Plastic. Whether we would like to admit it or not, the clear substance has become a staple of everyday life. From our cars to our phones, it is virtually impossible to go a day without coming into contact with plastic. But what happens when humans no longer exist? What will be left behind? That’s where artist Jennifer Jeannelle comes in. Questioning the implications of permanence, Jeannelle creates a confrontational installation in her exhibition Past, Presence, Permanence.

Now on display at Ice Cube Gallery, the installation features a mile of plastic shower curtains connected with zip ties (6000 to be exact) tangled in web-like formations. “The imagery comes from microscopic images of brain cells and the sinuous looking tissue that connects the body together,” said Jeannelle. Black thread sewn through each strand of plastic creates a pattern that flows through the interior space.

Shadow boxes filled with clay pods (or “prefossils” as Jeannelle calls them) of all shapes and sizes frame the exterior of the installation. “When clay is fired it takes on a molecular structure similar to fossils so they have the potential of lasting for millions of years,” said Jeannelle. Reminiscent of dinosaur bones and teeth, these figures provide a gateway into the past.

Stepping into the installation itself, the same “prefossils” featured in the shadow boxes are strewn across the gallery floor. Surrounded in rock salt, the “prefossils” guide the viewer through the mass of plastic. Appearing as elongated, snake-like figures, these “prefossils” represent what will be left over when humans no longer exist. “I have these ideas about what is going to be living in millions of years and who is going to find these fossils if they survive,” said Jeannelle.

While some “prefossils” stand alone in the rock salt, others are grouped together or even placed in piles. In one corner, a group of “prefossils” with wire jutting from their backs crawl up the side of the wall. In another stands a pile of mangled “prefossils” wrapped in plastic. But regardless of their placement, all of the “prefossils” contain a notable human element: fingerprint impressions. These markings add an almost eerie quality to the installation, as they serve as the only clue (other than the plastic) of our existence.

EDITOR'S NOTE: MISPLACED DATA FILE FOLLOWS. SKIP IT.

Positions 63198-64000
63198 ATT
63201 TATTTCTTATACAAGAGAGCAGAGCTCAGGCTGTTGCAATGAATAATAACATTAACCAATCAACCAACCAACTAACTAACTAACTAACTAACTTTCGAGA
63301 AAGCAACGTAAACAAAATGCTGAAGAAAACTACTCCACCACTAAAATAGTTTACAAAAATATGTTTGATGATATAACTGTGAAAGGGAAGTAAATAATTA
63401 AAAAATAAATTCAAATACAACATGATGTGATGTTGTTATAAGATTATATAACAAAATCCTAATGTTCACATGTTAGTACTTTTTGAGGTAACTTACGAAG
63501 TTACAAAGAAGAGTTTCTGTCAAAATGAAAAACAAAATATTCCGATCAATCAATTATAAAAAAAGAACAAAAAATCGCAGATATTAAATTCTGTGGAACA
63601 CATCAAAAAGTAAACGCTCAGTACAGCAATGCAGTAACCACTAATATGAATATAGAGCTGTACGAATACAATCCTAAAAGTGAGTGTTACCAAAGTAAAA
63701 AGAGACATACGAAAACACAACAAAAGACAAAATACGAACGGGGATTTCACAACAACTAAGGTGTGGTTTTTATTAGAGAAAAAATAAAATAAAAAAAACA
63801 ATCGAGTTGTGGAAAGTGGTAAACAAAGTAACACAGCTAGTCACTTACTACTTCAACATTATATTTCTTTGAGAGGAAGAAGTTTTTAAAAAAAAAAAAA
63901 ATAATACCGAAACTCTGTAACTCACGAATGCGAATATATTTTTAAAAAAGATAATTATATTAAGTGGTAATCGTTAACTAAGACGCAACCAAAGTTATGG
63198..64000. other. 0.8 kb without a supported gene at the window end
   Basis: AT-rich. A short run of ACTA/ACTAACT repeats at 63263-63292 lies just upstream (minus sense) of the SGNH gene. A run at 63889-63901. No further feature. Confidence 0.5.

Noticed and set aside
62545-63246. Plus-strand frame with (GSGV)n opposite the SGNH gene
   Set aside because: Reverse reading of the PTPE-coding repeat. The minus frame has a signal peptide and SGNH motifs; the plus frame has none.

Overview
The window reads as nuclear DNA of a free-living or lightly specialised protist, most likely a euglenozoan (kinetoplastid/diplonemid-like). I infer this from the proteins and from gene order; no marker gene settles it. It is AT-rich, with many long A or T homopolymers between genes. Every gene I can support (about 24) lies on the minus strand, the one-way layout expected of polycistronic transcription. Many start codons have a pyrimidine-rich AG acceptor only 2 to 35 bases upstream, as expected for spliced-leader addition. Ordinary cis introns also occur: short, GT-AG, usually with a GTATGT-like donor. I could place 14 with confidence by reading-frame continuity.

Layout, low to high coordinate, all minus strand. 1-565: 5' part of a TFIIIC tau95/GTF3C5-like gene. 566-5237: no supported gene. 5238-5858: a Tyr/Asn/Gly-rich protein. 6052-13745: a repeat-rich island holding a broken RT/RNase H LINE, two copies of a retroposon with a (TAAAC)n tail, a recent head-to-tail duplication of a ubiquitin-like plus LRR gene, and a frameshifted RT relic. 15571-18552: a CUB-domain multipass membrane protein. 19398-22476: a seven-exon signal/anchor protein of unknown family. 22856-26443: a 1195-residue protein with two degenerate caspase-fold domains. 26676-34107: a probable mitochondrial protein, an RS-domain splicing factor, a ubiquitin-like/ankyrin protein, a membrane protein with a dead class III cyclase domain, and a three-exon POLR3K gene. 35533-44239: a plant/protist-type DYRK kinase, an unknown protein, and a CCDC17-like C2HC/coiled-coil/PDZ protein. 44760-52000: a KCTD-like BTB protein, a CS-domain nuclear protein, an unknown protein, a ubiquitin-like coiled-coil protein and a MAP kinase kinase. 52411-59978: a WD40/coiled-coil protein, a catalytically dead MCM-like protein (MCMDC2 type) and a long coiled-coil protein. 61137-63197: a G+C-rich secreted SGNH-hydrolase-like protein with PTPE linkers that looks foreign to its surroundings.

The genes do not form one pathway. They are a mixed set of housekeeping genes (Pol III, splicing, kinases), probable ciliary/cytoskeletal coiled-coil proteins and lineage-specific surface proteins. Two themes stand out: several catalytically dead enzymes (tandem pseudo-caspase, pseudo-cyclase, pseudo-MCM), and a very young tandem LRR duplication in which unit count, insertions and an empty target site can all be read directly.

The pattern of the rock salt also tells a story. While it is placed (for the most part) uniformly throughout the installation, there are areas where the rock salt is sparse, exposing the gallery floor. “I call the rock salt ‘oil spills’ because they resemble an amoeba-like form, and when oil moves it separates,” said Jeannelle. “Oil is also the material plastic is made from.”

But even though these details provide temporary relief from the jumble of plastic—the viewer is constantly reminded of its presence— as the substance virtually springs forth from the areas where the rock salt and “prefossils” are placed. In addition, the plastic is hung in such a way that one is forced to navigate through it.

Crouching through the tangle of plastic, seating areas become visible. Placed on either side of the space, these alcoves allow the viewer to sit down and take in the installation. One corner contains a white block outfitted with pillows sewn with the same pattern found in the plastic shower curtains. At the other end, “sitting stools” stitched in a similar fashion provide another area to sit. Commercial fishing line (made out of plastic of course) that was tangled at sea frames this space. “If you get close to it you can smell the ocean, and you might see a hook or two,” said Jeannelle.

With so much plastic, you would think that the installation would be overwhelming (and that was Jeannelle’s original intention), but weaving through the space and sitting in the various alcoves provides an almost therapeutic experience. Using one of the strands of plastic as a guide, the viewer’s gaze is drawn toward areas where the plastic isn’t very tangled. In that moment, clarity appears through the chaos.

Reminding one of the past but looking forward into the future, Past, Presence, Permanence invites the viewer to reflect on our existence. To experience Past, Presence, Permanence visit Ice Cube Gallery open Thursdays from 12 p.m. to 5 p.m., Fridays from 12 p.m. to 9 p.m. and Saturdays from 12 p.m. to 5 p.m. The show runs through August 11. All pieces of the installation are for sale.

 

Jessica Kleinman is an art and culture intern/writer for 303 Magazine. She is currently studying journalism at the University of Colorado at Boulder. Follow her posts on Twitter

 

 

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